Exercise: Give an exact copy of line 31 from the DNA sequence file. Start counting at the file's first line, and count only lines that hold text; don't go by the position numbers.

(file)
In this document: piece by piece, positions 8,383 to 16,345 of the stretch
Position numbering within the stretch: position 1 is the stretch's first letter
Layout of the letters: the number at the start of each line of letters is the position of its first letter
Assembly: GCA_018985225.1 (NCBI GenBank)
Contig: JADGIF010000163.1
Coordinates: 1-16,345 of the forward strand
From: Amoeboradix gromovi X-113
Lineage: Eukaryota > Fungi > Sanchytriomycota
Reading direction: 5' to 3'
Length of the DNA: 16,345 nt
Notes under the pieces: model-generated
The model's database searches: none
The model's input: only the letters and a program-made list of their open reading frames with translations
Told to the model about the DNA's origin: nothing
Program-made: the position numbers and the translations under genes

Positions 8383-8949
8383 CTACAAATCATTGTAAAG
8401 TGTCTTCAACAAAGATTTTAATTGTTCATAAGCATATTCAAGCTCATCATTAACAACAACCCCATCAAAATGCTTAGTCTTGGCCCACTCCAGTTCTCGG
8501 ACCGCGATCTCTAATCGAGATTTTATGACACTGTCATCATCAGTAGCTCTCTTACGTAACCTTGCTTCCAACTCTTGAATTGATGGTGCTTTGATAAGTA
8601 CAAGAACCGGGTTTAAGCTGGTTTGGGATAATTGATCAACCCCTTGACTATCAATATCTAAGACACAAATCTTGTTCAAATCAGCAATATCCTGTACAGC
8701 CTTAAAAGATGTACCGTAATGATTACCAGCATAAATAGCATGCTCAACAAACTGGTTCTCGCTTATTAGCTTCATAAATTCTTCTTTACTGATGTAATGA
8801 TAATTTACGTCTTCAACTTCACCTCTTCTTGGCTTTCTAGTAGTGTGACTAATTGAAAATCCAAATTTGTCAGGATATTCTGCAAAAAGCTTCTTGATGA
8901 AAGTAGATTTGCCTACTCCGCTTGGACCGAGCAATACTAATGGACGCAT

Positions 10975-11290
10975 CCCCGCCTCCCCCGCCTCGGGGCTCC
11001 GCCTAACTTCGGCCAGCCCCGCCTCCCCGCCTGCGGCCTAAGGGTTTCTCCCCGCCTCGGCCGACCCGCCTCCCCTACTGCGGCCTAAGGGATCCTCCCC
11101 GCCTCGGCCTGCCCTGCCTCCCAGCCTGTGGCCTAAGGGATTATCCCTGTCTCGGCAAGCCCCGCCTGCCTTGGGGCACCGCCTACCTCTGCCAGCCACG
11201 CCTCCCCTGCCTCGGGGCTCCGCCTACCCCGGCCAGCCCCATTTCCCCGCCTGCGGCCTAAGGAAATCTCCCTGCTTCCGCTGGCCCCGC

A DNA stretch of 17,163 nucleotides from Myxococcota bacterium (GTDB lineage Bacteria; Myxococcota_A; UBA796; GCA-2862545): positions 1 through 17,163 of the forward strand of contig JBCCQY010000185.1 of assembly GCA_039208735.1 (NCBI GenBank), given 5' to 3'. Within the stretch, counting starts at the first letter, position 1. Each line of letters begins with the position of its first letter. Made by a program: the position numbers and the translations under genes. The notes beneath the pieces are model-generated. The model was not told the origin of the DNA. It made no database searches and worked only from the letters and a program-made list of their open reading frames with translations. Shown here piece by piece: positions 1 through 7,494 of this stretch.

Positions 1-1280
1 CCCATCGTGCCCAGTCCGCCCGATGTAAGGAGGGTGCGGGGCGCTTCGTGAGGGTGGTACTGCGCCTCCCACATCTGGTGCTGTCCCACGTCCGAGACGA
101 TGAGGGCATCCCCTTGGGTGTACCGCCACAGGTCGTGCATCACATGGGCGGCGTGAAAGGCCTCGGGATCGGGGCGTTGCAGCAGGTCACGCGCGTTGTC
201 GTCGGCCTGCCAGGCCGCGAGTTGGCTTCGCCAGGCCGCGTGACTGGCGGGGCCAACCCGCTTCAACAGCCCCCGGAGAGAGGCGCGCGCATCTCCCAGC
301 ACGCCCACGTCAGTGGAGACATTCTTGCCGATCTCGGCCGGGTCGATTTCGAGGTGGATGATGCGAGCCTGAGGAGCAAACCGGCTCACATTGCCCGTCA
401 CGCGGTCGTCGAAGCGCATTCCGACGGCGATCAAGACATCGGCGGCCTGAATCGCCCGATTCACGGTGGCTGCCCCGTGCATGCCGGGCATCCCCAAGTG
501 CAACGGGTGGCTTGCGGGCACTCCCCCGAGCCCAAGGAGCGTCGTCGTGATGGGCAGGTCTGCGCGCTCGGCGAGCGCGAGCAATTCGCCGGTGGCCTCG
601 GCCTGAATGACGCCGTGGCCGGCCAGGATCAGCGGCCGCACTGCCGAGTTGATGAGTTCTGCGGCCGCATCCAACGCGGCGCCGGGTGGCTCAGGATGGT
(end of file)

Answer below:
1 CCCATCGTGCCCAGTCCGCCCGATGTAAGGAGGGTGCGGGGCGCTTCGTGAGGGTGGTACTGCGCCTCCCACATCTGGTGCTGTCCCACGTCCGAGACGA